Rare Audubon Works Included in Fall Exhibit at Bell Museum of Natural History
September 9, 2013
This fall, the Bell Museum will debut Audubon and the Art of Birds, an exhibition that explores the human fascination with birds, and showcases one of the museum’s most valuable treasures: a double-elephant folio edition of John James Audubon’s Birds of America. The rare collection of hand-colored engravings was donated to the Bell Museum in 1928. After restoration, a total of 50 prints from this mammoth publication will be on display over the course of the exhibition, which opens October 5, 2013.
Using Audubon’s great work as a focal point, the exhibition traces the evolution of ornithological art from the Renaissance to the present day. From simple woodcuts to elegantly refined engravings and photo-realist paintings, the exhibition engages visitors in the artistic struggle to understand the beauty, diversity and vitality of birds.
By depicting birds alive, in action—often dramatically so, Audubon’s images revolutionized the way people viewed birds and the natural world. In a similar manner, the exhibition hopes to shift the way much of the public views bird art.
"When you think of bird art, most folks think of ducks flying over cattails," says curator Don Luce. "There’s a deep human fascination with birds—the colors, feathers, songs; they also are seen as symbols of freedom and vitality. By assembling over 100 paintings, drawings and prints—including those from Audubon as well as other artists, we create a richer, broader picture of bird art and its impact on our culture."
An opening preview reception will be held at the Bell Museum on Thursday, October 3. This ticketed event will include a sneak peek at the exhibit and a program with curator Don Luce, Audubon biographer William Souder and artist-naturalist Julie Zickefoose. Tickets for the reception are available online at www.bellmuseum.org.
In addition to Audubon, other featured artists include Mark Catesby, Alexander Wilson, Francois Levaillant, John Gould, Francis Lee Jaques, Roger Tory Peterson and Charley Harper. The exhibition offers a once-in-a-lifetime opportunity to see works by these different artists, brought together in one location. To protect the rare artworks, the exhibit will close for two weeks in January 2014 to exchange light-sensitive prints. The second half of the exhibit will open February 1, 2014. Each half will include at least 35 of the total restored Audubon prints.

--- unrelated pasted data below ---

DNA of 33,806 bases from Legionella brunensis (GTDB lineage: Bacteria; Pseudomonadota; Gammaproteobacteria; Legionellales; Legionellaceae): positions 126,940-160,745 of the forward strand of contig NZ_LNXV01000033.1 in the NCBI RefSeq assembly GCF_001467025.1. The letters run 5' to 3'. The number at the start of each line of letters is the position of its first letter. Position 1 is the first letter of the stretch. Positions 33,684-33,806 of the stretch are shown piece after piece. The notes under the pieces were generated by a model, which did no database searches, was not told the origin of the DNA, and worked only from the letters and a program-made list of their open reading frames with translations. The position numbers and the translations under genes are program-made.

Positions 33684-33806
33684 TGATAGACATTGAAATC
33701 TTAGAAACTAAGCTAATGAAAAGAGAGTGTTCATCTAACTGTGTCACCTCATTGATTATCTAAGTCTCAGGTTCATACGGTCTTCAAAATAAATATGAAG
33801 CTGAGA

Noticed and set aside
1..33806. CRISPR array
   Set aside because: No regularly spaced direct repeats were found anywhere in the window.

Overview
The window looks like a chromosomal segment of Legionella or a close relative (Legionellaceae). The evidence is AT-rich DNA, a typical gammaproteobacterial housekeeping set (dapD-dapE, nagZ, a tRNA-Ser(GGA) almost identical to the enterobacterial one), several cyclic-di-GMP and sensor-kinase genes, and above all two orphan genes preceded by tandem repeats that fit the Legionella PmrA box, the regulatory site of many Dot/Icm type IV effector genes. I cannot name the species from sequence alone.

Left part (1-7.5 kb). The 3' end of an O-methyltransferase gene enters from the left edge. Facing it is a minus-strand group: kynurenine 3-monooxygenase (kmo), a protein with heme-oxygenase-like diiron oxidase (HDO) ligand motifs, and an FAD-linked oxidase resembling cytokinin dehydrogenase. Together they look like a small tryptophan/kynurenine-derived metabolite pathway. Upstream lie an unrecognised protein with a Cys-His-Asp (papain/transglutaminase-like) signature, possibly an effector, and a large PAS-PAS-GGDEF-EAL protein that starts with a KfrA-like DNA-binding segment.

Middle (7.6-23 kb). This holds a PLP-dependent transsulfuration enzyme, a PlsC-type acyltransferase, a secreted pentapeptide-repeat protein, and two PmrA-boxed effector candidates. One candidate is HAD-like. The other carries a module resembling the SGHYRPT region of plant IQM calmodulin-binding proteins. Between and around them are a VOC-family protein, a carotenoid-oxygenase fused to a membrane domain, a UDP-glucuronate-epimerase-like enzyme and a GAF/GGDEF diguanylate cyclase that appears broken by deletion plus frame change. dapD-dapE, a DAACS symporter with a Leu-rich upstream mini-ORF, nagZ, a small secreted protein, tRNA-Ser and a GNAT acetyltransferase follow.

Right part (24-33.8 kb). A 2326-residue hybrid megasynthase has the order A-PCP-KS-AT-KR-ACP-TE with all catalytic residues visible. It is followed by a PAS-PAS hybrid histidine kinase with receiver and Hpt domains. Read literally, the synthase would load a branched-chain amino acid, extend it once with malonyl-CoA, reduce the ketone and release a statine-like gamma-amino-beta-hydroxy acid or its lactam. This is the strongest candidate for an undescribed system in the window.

John James Audubon is recognized in both science and art worlds as a revolutionary, pivotal figure. His curiosity about nature began as a child and fueled his work creating life-size depictions of the birds of America, an endeavor that would take decades to complete. His methods were unorthodox, and controversy followed him during his publication efforts. Ultimately his talent won out and Birds of America became a key work for bird and art lovers around the world.
The Bell Museum is part of the University’s College of Food, Agricultural and Natural Resource Sciences, and strives to advance the quest to discover, document and understand life in its many forms and to inspire curiosity, delight and informed stewardship of the natural world. For details, visit bellmuseum.org.